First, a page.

planes will be needed, which could bring the program's total cost to $100 billion.
For more than a decade the air force's effort to modernize the fleet has been thwarted
by global politics, Washington scandals and an aggressive attack by McCain, a
member of the Senate Armed Services Committee.
In the end, a procurement scandal led to the departure of Philip Condit, the chief
executive of Boeing, the resignation of James Roche as air force secretary and the
imprisonment of two Boeing executives, one of whom had worked on the program as a
Pentagon acquisition official.
The air force, short on cash and wanting to acquire the planes as fast as possible,
proposed an arrangement to Congress in late 2001 under which the Pentagon would
lease the Boeing 767s in a sole-source contract that would keep Boeing's aging 767
production line alive.
But just as the air force was about to sign that deal, it came under sharp attack from
McCain, a former navy pilot. He denounced the deal as a sweetheart arrangement
between Boeing and the air force that had been arranged with insufficient scrutiny
and oversight, and that would shortchange the taxpayer.
Soon afterward, it was reported that the air force's No. 2 weapons buyer, Darleen
Druyun, had been promised jobs for herself, her daughter and son-in-law in
return for steering the tanker contract and billions of dollars of other air force
business to Boeing. Soon after joining the company in a $250,000-a-year post,
Druyun and Michael Sears, Boeing's former chief financial officer, pleaded guilty and
received prison terms.
The weight of the scandal caused the deal to collapse in 2004 and opened the door to
Each side spent millions to sharpen its proposal, hire lobbyists and former generals
to argue their case and wage extensive advertising efforts in Washington and at military
March 6, 2008
Move to restrict EADS’
The Financial Times, Limited
By Gerrit Wiesmann in Frankfurt and Peggy Hollinger in Paris
France and Germany are finalising changes to EADS’ corporate by-laws to prevent
foreign investors building significant stakes in – or even taking over – Europe’s flagship
aerospace and defence company.
The move comes at a sensitive time for the Franco-German group, which late last week
secured a breathtaking entry into the US defence market with a $35bn contract for its
Some US politicians have said giving the contract to a foreign company could have dire
security implications – a frenzy that could mount if EADS’ Russian or Middle
Eastern shareholders were to increase their holdings.
Dubai International Capital, a sovereign wealth fund, bought 3.1 per cent last summer
and VEB, a state-controlled Russian bank, took a 5 per cent stake in December.
But the French government, French media group Lagardère, and German carmaker
Daimler, which together control 45 per cent of EADS, are planning to restrict any
investor deemed predatory from owning more than 15 per cent.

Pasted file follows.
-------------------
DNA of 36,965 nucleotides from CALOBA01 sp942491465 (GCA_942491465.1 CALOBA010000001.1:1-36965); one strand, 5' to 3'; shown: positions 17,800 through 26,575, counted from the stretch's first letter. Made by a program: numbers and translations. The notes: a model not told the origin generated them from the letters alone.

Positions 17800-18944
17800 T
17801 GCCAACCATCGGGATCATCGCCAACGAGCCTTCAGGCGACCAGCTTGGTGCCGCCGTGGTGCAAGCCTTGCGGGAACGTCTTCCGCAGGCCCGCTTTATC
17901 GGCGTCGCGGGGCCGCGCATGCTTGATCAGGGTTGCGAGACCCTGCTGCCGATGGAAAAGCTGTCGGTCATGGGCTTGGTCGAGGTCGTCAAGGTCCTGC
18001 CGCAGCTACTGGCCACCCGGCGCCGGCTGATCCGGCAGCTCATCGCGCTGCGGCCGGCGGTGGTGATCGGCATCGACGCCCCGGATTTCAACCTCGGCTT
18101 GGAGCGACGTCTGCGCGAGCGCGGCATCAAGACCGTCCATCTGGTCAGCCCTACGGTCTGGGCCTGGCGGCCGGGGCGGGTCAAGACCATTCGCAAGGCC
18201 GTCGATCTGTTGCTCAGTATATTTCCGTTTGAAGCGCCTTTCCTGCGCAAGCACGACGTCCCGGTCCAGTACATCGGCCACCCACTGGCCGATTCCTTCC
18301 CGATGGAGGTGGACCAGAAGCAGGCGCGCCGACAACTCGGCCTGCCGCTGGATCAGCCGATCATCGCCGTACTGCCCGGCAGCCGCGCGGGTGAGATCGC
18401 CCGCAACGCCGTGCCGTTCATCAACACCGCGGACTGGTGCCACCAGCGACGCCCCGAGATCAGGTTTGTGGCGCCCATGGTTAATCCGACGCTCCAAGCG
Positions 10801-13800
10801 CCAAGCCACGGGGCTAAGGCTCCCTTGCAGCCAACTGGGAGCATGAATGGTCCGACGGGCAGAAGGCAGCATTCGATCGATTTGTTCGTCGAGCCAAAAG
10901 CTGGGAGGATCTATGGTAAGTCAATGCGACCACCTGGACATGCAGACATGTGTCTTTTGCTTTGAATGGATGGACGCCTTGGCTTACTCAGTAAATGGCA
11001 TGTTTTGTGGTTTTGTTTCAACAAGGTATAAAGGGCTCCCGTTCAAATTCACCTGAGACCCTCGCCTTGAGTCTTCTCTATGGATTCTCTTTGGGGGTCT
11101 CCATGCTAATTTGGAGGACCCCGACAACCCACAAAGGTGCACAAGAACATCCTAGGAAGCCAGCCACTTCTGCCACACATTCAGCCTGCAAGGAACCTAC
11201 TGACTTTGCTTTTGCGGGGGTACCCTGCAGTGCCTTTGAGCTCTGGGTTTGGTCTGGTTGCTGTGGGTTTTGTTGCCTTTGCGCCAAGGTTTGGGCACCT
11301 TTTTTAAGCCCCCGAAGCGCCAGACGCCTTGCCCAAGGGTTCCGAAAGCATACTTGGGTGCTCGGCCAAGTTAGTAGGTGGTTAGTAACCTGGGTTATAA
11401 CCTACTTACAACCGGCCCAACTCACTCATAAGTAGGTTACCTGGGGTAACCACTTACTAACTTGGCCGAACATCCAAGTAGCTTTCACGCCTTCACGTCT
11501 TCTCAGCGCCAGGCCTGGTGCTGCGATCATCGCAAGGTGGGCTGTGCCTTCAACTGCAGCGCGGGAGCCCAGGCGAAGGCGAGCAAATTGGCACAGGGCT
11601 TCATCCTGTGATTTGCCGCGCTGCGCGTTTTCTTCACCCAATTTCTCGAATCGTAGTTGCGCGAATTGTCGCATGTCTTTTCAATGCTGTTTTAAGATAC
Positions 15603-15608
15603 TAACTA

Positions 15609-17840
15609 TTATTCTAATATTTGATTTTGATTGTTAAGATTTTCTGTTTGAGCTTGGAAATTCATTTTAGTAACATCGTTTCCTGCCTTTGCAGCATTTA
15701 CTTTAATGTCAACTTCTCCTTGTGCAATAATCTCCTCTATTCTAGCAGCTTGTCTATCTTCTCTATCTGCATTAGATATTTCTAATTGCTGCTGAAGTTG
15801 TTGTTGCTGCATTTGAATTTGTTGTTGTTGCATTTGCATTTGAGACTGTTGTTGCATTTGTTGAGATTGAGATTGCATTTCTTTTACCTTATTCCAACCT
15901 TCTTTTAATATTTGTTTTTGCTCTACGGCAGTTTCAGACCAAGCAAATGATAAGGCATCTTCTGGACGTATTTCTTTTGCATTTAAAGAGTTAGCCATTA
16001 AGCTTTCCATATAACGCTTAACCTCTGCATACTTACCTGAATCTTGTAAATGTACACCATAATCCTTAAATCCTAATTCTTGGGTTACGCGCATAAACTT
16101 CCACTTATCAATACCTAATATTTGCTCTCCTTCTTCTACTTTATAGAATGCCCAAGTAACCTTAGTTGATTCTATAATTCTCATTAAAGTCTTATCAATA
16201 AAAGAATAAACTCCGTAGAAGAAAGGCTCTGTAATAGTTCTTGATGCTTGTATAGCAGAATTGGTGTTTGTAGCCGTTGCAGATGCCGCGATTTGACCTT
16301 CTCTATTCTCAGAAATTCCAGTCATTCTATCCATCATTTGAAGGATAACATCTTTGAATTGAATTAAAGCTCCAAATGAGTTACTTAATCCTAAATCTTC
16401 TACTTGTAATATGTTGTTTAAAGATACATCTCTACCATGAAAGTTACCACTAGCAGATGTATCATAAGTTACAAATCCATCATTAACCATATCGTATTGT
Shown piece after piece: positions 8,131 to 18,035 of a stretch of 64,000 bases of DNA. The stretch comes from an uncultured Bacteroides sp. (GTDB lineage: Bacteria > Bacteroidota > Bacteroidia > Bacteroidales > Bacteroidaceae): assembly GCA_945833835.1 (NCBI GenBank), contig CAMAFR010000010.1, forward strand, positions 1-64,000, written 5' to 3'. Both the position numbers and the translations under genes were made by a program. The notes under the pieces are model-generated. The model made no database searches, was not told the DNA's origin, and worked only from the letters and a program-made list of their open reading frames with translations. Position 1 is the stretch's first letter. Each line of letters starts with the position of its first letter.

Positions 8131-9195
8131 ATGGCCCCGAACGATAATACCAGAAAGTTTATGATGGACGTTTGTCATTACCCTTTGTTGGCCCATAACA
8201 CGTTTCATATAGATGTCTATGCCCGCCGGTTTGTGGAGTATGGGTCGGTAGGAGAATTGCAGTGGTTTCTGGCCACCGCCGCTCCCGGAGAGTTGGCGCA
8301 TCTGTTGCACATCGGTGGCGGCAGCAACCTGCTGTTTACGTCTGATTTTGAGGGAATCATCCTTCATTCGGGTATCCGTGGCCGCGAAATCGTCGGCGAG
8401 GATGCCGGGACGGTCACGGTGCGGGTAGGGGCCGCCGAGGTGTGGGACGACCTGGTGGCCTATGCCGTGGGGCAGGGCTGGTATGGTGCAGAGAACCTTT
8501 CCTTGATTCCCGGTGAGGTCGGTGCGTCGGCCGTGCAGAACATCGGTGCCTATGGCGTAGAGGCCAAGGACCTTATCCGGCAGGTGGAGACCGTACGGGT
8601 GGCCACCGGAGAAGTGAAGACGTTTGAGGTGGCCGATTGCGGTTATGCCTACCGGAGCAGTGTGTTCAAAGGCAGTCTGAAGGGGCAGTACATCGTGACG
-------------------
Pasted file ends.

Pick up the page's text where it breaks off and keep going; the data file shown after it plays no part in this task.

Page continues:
That level – a working number that might change – is integral to two models the Franco-German core shareholders are working on to see whether EADS can be given
additional protection against a foreign takeover.
This follows last summer’s agreement between Nicolas Sarkozy, the French president,
and Angela Merkel, the German chancellor, to consider issuing “golden shares” to
Paris and Berlin to take pressure off the core trio to uphold their stakes.
New takeover defences could herald adjustments to the shareholders’ pact, which
enshrines German and French stakes at 22.5 per cent a piece. Lagardère has been
seen as a probable seller of its 7.5 per cent stake....
March 11, 2008
McCain advisers lobbied for
European plane maker
WASHINGTON (AP) -- Top current advisers to Sen. John McCain's presidential
campaign last year lobbied for a European plane maker that beat Boeing to a $35
billion Air Force tanker contract, taking sides in a bidding fight that McCain has tried to
referee for more than five years.
Two of the advisers gave up their lobbying work when they joined McCain's campaign.
A third, former Texas Rep. Tom Loeffler, lobbied for the European Aeronautic
Defence and Space Co. while serving as McCain's national finance chairman.
EADS is the parent company of Airbus, which teamed up with U.S.-based Northrop
Grumman Corp. to win the lucrative aerial refueling contract on February 29. Boeing
Co. Chairman and CEO Jim McNerney said in a statement Monday that the Chicago-based aerospace company "found serious flaws in the process that we believe warrant
McCain, the Republican presidential nominee in waiting, has been a key figure in the
Pentagon's years-long attempt to complete a deal on the tanker. McCain helped block
an earlier tanker contract with Boeing and prodded the Pentagon in 2006 to develop
bidding procedures that did not exclude Airbus.
EADS retained Ogilvy Government Relations and The Loeffler Group to lobby for
the tanker deal last year, months after McCain sent two letters urging the Defense
Department to make sure the bidding proposals guaranteed competition.
"They never lobbied him related to the issues, and the letters went out before they were
contracted" by EADS, McCain campaign spokeswoman Jill Hazelbaker said Monday.
According to lobbying records filed with the Senate, Loeffler Group lobbyists on the
project included Loeffler and Susan Nelson, who left the firm and is now the
campaign's finance director. Ogilvy lobbyist John Green, who was assigned the EADS